Category Archives: 1915

Joseph Abbott (25 July 1874–27 September 1915†)

Joseph Abbott (see also his page on Lives of the First World War) was the son of Alfred Abbott and Amy nee Gibbs – their marriage was registered in the East Grinstead registration district in the second quarter 1874, and Joseph was born in Merstham on 25 July 1874, and baptised at St Katharine’s on 4 October 1874. By the 1881 census the family were living at 6 Orchard Road, Merstham, Alfred (28, from High Wycombe) was a general labourer, Amy, now 29, was originally from Worth in Sussex. By 1891 Joseph was a 16-year-old shop porter, and the family were now living at Monson Road, Redhill. By 1896 he may have returned to Merstham as there is a Joseph Abbott listed in the 1896 electoral rolls for the Reigate constituency living in Merstham.

Joseph married Lizzie Peers on Christmas Day 1899, and a son Alfred Joseph was born just four months later, on 26 April 1900 (it seems they had rather anticipated their marriage!). He was baptised on 27 May at which time the family were living at Bourne Road, South Merstham. By 1901 the couple and their son were living at Park Stile, Merstham. Joseph was now a labourer in the lime works. A daughter, Clara, was born on 5 November 1902 and baptised on 24 November 1902, their address was recorded as 6 Park Stile Cottages. Sadly Clara Abbott was just 8 months old when she died and was buried on 13 July 1903 in the churchyard of Merstham, St Katharine. Her address is given as 4 Quarry Cottages, Limeworks, Merstham. Another son, Jack, followed on 18 June 1904 (baptised 26 June 1904). He was followed by a daughter, Ivy May, on 29 April 1906 (baptised 24 June 1906), then two more sons, Albert Edward and James on 5 May 1908 (baptised 28 June 1908) and 21 February 1910 (baptised 24 April 1910) respectively. By 1911 Joseph was a lime burner, and the family were still living at 4 Quarry Cottages, Merstham (the same address is given for all the later children’s baptisms too, and in electoral register entries from 1905 to 915). The census details also tell us that the couple had had two other children who had died before the census was taken, one of these was Clara, the second still ahs not been identified, possibly she died before she could be baptised, and so was not buried in consecrated ground either (or the transcription of the records is such I have not tracked it down).

Joseph did not immediately rush to the colours immediately on the outbreak of war. It was around November 1914 that he enlisted in Redhill. 4th Battalion, Grenadier Guards had been formed at Marlow around September, it’s not clear whether he was posted to that battalion immediately, or trained at a depot first. The battalion was posted to France on 15 August 1915, joining Third Guards Brigade, Guards Division on 19 August. Joseph’s medal card indicates he was with the battalion on arrival. Just over a month later they were in action. Joseph was killed on 27 September one of 342 casualties in the battalion’s attack on Hill 70 during the Battle of Loos. He made a soldier’s will, leaving everything to Lizzie. His Commonwealth War Graves Commission entry shows that she remarried quite quickly, and registration data shows that this was on 4 February 1918. She married a man named Arthur Wood, quite possibly the man who was living with his parents, 3 brothers and a nephew at 1 Quarry Cottages in 1911: his age and occupation in 1911 are consistent with the details in the marriage register.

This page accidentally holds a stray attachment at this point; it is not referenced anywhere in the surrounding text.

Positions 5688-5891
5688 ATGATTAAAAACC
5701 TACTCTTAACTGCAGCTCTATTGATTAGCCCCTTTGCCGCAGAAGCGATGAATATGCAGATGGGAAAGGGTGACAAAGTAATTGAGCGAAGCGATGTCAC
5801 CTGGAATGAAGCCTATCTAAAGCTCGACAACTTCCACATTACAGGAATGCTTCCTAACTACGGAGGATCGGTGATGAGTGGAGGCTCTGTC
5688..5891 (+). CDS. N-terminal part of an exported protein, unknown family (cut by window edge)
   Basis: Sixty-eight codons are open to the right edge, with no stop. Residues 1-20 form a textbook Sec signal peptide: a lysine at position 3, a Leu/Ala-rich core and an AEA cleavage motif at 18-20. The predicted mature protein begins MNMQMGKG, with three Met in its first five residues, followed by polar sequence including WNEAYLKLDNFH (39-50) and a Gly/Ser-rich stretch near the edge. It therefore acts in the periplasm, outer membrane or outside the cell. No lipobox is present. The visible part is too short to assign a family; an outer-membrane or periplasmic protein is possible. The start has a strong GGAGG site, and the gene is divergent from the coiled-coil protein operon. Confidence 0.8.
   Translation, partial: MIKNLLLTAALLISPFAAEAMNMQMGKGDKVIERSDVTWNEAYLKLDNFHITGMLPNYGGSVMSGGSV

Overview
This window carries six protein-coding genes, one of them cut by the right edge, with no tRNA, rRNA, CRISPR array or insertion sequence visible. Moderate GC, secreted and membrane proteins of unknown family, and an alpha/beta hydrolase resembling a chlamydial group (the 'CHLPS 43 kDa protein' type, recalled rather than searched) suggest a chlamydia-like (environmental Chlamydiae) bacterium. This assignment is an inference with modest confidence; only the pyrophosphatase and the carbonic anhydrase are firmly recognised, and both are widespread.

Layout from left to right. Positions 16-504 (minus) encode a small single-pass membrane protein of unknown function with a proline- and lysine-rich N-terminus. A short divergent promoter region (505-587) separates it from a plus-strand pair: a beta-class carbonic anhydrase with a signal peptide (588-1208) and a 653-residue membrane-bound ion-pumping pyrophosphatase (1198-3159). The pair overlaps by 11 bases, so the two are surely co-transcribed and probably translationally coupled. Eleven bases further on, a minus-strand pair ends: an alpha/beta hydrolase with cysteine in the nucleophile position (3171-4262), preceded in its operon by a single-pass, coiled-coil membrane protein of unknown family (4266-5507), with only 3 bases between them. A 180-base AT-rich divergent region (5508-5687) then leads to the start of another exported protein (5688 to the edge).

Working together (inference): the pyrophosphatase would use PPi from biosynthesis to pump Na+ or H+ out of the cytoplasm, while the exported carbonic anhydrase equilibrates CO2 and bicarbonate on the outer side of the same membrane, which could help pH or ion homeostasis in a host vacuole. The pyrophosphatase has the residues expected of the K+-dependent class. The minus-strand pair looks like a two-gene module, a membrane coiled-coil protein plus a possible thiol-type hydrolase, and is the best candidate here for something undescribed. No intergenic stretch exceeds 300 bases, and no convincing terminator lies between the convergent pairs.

While a small pension would have been paid to her while she remained a widow, such remarriages were not uncommon when women still had young children to provide for. There is no mention of Abbott’s ringing activities in the ringing newspapers before the war.

A year after his father had gone to France, Alfred Joseph Abbott entered the Royal Navy as a Boy 2nd Class (he would have needed Lizzie’s permission to join up). He continued serving into the 1930s, and returned to service in the Second World War.

The present Merstham ringers rang a quarter peal on 25 September 2015 to commemorate the centenary of Joseph Abbott’s death.

William Maynard (3 July 1887-25 September 1915†)

William Maynard (or Lives of the First World War) was the son of William Maynard senior and Elizabeth, nee Whitmore who had married around 1884. William was born on 3 July 1887, and baptised at St John’s Redhill on 21 August. Possibly a sister Lilian was born 25 June 1890. At the 1891 census, and for several years after, the family lived at 8 Lower Road, Meadvale. The household at this time comprised William, his father and mother, and a boarder, William Whitmore – presumably in fact Elizabeth’s father. There is no sign of Lilian – the only Lilian Maynard in the area is the daughter of another William and Elizabeth Maynard at Pimlico Cottages, Nutfield, so possibly she was not a sister of William at all.